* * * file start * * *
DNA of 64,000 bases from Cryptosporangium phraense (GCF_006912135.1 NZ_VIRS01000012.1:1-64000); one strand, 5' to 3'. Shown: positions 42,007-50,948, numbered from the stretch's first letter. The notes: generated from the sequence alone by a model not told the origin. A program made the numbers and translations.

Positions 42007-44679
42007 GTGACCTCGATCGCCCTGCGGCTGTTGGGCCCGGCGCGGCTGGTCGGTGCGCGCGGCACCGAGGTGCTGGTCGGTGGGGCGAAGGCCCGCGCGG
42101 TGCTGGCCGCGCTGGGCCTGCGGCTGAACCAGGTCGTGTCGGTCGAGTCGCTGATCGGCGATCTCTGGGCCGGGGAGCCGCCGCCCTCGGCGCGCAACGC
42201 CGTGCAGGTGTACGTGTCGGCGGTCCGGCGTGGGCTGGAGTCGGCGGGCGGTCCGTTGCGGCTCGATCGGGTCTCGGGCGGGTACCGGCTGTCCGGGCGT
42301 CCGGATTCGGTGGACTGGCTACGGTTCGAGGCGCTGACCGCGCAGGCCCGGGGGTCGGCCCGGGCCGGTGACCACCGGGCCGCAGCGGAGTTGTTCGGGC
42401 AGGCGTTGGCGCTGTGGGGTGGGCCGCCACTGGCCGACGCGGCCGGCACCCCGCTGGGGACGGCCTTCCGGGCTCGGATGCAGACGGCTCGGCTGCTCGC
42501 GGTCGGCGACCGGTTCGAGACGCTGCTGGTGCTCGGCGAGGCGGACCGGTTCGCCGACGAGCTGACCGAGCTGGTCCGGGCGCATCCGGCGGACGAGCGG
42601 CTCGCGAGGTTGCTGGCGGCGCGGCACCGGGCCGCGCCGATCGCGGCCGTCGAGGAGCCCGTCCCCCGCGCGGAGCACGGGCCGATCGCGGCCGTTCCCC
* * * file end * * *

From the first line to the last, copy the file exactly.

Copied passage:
DNA of 64,000 bases from Cryptosporangium phraense (GCF_006912135.1 NZ_VIRS01000012.1:1-64000); one strand, 5' to 3'. Shown: positions 42,007-50,948, numbered from the stretch's first letter. The notes: generated from the sequence alone by a model not told the origin. A program made the numbers and translations.

Positions 42007-44679
42007 GTGACCTCGATCGCCCTGCGGCTGTTGGGCCCGGCGCGGCTGGTCGGTGCGCGCGGCACCGAGGTGCTGGTCGGTGGGGCGAAGGCCCGCGCGG
42101 TGCTGGCCGCGCTGGGCCTGCGGCTGAACCAGGTCGTGTCGGTCGAGTCGCTGATCGGCGATCTCTGGGCCGGGGAGCCGCCGCCCTCGGCGCGCAACGC
42201 CGTGCAGGTGTACGTGTCGGCGGTCCGGCGTGGGCTGGAGTCGGCGGGCGGTCCGTTGCGGCTCGATCGGGTCTCGGGCGGGTACCGGCTGTCCGGGCGT
42301 CCGGATTCGGTGGACTGGCTACGGTTCGAGGCGCTGACCGCGCAGGCCCGGGGGTCGGCCCGGGCCGGTGACCACCGGGCCGCAGCGGAGTTGTTCGGGC
42401 AGGCGTTGGCGCTGTGGGGTGGGCCGCCACTGGCCGACGCGGCCGGCACCCCGCTGGGGACGGCCTTCCGGGCTCGGATGCAGACGGCTCGGCTGCTCGC
42501 GGTCGGCGACCGGTTCGAGACGCTGCTGGTGCTCGGCGAGGCGGACCGGTTCGCCGACGAGCTGACCGAGCTGGTCCGGGCGCATCCGGCGGACGAGCGG
42601 CTCGCGAGGTTGCTGGCGGCGCGGCACCGGGCCGCGCCGATCGCGGCCGTCGAGGAGCCCGTCCCCCGCGCGGAGCACGGGCCGATCGCGGCCGTTCCCC